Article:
So far we know the square root of bugger-all about the new Mk8 GTI, other than the fact it’s definitely happening. We can’t see VW straying too far from the tried-and tested formula, though, so expect front-wheel drive, properly usable performance and somewhere around 250hp to keep up with the number-obsessed competition.
There’ll be subtle styling tweaks from the standard Mk8—think some form of roof spoiler, slightly bigger wheels, and the trademark GTI red strip across the nose. Also, tartan interior or we riot. It may be predictable, but you don’t build a reputation like the GTI’s with radical change every few years. Like most of the buying public, we absolutely cannot wait for this one.
The M2 CS is a 444hp monster that’s aiming to send this generation of 2-Series Coupe off into the stars with a big, fat powerslide. Oh sure, BMW trumpets its ‘class-leading’ handling.
But mostly: twin-turbo 3.0-liter straight-six, manual gearbox and rear-wheel drive. Top speed will be 280kph, and you’ll get 27.7mp– oh what the hell, you’re not looking at mpg. You’re looking at skids.
Yes, almost £35,000 (P2.35 million) for a Mini is a lot. But just look at those wheel arches. Good lord. Under the hood will be the 2.0-liter four-cylinder from the BMW M135i, although here it’ll transfer 302hp through the front wheels only.
There’ll also be a 40mm wider track and overhauled suspension compared to the standard JCW. Mini tells us that, during development, the GP clocked a sub-eight-minute Nu?rburgring lap time.
The Elva is a described as ‘a ferociously fast open-cockpit car’ that will fit into McLaren’s Ultimate Series alongside the Speedtail. The engine is an 804hp version of the 720S’s twin-turbo 4.0-liter V8, but there’s less weight to shift.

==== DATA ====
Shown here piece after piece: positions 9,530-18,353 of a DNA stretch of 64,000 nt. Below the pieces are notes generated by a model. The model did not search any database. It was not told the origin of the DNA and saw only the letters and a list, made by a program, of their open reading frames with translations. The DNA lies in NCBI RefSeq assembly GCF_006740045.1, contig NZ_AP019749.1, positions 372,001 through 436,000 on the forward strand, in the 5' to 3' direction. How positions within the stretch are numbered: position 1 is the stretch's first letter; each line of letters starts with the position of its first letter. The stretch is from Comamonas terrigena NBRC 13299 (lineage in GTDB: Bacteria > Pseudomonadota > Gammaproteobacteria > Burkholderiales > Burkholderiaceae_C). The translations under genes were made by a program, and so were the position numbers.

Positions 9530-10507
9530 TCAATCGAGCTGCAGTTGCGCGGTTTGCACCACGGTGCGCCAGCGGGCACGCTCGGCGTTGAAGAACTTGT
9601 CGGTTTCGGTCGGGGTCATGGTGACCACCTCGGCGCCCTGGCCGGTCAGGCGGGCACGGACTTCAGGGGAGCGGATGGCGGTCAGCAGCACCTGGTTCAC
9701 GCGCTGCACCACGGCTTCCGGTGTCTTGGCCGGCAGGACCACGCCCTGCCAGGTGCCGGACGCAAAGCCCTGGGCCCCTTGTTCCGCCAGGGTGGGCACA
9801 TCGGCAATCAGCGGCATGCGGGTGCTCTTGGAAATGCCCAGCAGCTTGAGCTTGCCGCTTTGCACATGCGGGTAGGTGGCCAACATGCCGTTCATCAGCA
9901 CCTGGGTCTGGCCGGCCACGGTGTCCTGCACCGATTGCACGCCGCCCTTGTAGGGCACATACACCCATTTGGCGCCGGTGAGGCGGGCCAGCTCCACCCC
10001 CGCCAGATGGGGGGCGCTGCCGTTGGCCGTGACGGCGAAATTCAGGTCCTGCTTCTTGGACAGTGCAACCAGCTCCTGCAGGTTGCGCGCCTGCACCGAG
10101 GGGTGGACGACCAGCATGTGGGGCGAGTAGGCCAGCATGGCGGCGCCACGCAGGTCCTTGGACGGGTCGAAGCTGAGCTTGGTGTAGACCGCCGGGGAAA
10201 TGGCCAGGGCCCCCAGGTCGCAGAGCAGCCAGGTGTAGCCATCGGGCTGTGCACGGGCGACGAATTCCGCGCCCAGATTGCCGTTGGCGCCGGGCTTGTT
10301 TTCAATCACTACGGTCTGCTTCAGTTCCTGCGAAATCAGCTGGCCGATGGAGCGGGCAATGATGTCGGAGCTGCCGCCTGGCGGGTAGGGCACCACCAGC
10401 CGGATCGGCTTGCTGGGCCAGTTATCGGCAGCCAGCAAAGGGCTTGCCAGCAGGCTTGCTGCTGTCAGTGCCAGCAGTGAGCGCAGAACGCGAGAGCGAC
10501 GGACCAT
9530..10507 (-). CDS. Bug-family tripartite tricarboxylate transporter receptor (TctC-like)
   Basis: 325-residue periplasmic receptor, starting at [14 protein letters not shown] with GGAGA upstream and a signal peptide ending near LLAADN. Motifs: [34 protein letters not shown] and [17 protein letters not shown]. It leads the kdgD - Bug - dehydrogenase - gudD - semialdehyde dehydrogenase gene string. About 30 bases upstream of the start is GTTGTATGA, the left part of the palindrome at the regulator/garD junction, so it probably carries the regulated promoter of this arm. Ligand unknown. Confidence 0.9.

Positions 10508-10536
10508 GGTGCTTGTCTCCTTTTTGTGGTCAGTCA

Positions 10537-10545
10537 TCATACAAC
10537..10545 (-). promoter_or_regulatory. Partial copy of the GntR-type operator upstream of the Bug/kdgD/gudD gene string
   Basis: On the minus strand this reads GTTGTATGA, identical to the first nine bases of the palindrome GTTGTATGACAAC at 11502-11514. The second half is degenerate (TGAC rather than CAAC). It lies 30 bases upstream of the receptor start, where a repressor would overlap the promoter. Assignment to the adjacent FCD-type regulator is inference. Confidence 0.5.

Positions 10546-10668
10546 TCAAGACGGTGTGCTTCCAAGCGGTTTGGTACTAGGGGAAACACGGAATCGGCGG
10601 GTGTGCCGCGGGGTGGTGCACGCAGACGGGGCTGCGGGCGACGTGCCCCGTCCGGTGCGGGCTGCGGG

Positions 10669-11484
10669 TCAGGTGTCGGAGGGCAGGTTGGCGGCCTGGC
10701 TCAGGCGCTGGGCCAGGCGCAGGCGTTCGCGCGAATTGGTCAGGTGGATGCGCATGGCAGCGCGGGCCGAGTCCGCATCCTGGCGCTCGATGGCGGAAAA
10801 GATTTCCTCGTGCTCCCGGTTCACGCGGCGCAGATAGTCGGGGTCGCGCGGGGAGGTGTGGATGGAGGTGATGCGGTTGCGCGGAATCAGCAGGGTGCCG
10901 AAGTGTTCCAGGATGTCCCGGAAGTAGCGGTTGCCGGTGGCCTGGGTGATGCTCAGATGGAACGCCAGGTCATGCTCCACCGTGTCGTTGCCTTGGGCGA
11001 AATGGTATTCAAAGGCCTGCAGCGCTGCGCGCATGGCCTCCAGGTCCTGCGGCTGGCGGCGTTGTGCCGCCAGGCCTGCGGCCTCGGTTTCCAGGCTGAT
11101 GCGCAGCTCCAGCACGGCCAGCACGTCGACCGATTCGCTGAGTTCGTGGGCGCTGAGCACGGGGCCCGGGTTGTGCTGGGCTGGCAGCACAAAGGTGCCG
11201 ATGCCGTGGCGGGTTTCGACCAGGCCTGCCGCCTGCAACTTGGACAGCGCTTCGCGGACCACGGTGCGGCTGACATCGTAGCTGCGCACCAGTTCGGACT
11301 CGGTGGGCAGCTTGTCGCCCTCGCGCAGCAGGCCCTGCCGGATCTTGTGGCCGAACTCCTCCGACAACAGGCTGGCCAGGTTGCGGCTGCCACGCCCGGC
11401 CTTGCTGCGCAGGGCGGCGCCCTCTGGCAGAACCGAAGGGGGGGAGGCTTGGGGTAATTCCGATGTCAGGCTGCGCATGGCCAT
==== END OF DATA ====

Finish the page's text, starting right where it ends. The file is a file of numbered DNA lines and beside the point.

Apparently, it’ll hit 100kph in under three seconds and 200kph in 6.7sec—that’s about as quickly as the legendary McLaren F1 hit 161kph.
It may seem rather full already, but the Roma will plug a sizeable gap in Ferrari’s range. Critics will tarnish it with the ‘just a hard-top Portofino’ brush, and it’s true that the two share the same platform and 3.9-liter twin turbo V8. However, the Roma gets more power, an eight-speed gearbox from the SF90 and 73 fewer kilograms. And just look at those lines. Ooof.
Been grumbling that Tesla’s cars look amorphously soft-edged? This’ll learn you. Here’s the Cybertruck. It’s due down the lines from late 2021. Or, once they’ve got the Model Y into production. And the Semi. And the Roadster. Okay, okay, Tesla’s always late but always gets there in the end.
As usual, there are several battery and motor options, up to a tri-motor AWD spec, for 0-60mph in 2.9 seconds. That one claims 800+km range when driven more moderately, and a 1,500kg load. A base 400km rear-driver will follow. Otherwise, details are scarce and there will be some changes—assume they’ll add screen wipers. But you can put down a £100 deposit now, and RHD is “late 2022”.
Suspension is by air, so it’ll kneel for loading, and elevate for off-road ground clearance. Those rear buttresses inhibit loading over the sides, but there’s a roll-top cargo lid between them, so it’s a secure load bay. The cabin seats six.
Now, the styling. Is being different per se a risk? Nope. Impersonating the US big three’s trucks is a hopeless errand. Toyota shifts a solitary Tundra for every eight Ford F150s sold. So we see Esprit/Countach echoes, although here the triangulated edginess is all about the strength of the ‘exoskeleton’. The flat panels are made of armor-strong steel, to resist dents.
If they weren’t flat they wouldn’t need to be as strong, and that would make it a lot lighter. Hope Autopilot’s working well: wouldn’t want to be hit by one. But without that steel, Tesla couldn’t call it bullet-proof. It’s like the ‘bioweapon defense mode’ in the Model S. Tesla claims to be saving the world, while preparing for a dystopian end of days.